There's plenty of uncertainty about the 2019 MotoAmerica season, with many riders and even a champion still unsure what they'll be doing next year. But one crucial piece is in place: The classes, which were revised for 2018, will stay the same for next year. Is that a good thing?
For stability, it certainly is. The more the rules change, the harder (and more expensive) it is for teams to plan and compete.
For Superbike and Supersport, the top two classes, the only questions for 2019 surround who will be riding for which teams. The Yoshimura Suzuki team had planned to name a replacement for the retiring Roger Hayden before the last round at Barber Motorsports Park, but that still hasn't happened. In Supersport, even J.D. Beach, who won the championship in dominant fashion, doesn't know what he'll be doing in 2019. With rumors swirling about whether Yamaha will have a factory Supersport team next year, Beach is off racing the final rounds of American Flat Track.
I know it’s just a picture of a back of a van with stuff sitting everywhere. But it’s 5 years worth of my life that I cleaned out of the team Truck after the races Sunday. It was a weird feeling. The past 5 years have been amazing riding for Yamaha and Graves. This is NOT me saying that time is done but for 2019 the plans are still unknown. I do know my racing career is going to start a new chapter. Thank you to everyone that has been involved.
The other three classes — Twins Cup, Stock 1000 and Liqui Moly Junior Cup — were all new for 2018. It was the biggest overhaul of the class structure since MotoAmerica took over the series. To take a look at how the new classes worked, I talked to Chuck Aksland, one of the founders of MotoAmerica.
The overall goals with the class changes were to eliminate the "race within a race" format, where two classes were on the track at the same time, with different number plates, and finding a way to include motorcycles that are important to the manufacturers.
"Talking to manufacturers last year, the biggest categories for them were the 300s, the little-bike categories, and the twins," said Aksland. "Those are their best sellers right now. So why not address that and hopefully have fun with it?"
The Twins Cup probably spurred as much discussion as any class this year. With the popularity of motorcycles like the Yamaha MT-07, both among street riders and amateur racers, creating a class made sense. The part that surprised some, however, is that MotoAmerica made it a "tuner" class, allowing a lot of modifications, which raised the price of being competitve. Also, since full racing fairings were allowed, the Suzuki SV650s and Yamaha MT-07s that dominated the grid looked a lot like the Supersport bikes to a new or casual fan who rode in on an MT-07, expecting to see bikes like his being raced.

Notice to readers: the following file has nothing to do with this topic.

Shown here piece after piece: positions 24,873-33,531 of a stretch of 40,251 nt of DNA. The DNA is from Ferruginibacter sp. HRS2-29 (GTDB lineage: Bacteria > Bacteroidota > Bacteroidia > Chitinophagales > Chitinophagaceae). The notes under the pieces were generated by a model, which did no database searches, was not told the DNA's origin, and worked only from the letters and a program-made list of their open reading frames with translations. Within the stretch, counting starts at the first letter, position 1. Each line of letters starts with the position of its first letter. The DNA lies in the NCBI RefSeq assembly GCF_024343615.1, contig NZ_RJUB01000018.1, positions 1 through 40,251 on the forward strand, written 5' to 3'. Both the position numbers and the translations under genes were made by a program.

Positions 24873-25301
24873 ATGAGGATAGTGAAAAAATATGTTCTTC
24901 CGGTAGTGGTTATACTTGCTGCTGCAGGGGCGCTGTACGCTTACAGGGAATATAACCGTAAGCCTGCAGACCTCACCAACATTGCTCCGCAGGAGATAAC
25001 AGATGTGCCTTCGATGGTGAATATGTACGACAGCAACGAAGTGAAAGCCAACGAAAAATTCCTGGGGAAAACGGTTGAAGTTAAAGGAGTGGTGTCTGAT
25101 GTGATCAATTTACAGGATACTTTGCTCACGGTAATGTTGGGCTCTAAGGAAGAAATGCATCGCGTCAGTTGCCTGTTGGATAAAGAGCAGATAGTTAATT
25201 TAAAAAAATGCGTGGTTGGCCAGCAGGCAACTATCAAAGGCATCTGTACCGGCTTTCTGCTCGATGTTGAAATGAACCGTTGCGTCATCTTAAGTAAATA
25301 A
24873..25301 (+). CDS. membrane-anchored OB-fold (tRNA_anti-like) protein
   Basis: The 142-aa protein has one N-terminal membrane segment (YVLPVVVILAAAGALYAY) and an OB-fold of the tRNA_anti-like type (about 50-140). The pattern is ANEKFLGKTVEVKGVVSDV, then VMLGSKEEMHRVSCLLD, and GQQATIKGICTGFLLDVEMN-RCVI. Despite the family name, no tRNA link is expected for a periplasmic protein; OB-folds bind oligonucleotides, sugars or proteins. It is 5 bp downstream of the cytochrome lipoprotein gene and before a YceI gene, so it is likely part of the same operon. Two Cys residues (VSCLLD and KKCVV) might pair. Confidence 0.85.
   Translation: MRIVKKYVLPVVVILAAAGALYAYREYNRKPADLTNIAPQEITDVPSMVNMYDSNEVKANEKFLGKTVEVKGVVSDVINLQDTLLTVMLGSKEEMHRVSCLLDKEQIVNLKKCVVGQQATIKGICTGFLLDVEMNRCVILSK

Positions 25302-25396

Only two riders, Chris Parish and Jason Madama, contested the entire nine-race series, so they were inevitably the only contenders to be the first Twins Cup champion. In the end, Parish won by three points, easily the closest MotoAmerica championship in 2018. In terms of participation, the first race of the year at Road Atlanta was the low point, with seven starters, and the last race at Barber was the high point, with 26.
The class did succeed in giving fast local or regional riders a way to take part in the MotoAmerica weekend. Jeffrey Tigert's solid Twins win at Sonoma Raceway is an example.
Aksland said the requirement to use stock frames was intended to keep costs manageable, but the allowances for tuning the engines would allow riders and tuners some latitude. As for the small fields in the class' first year, he said that's a issue that runs in cycles.
"My background is in MotoGP," said the former team manager. "I remember days back in the early '90s when there was about 12 500s on the grid."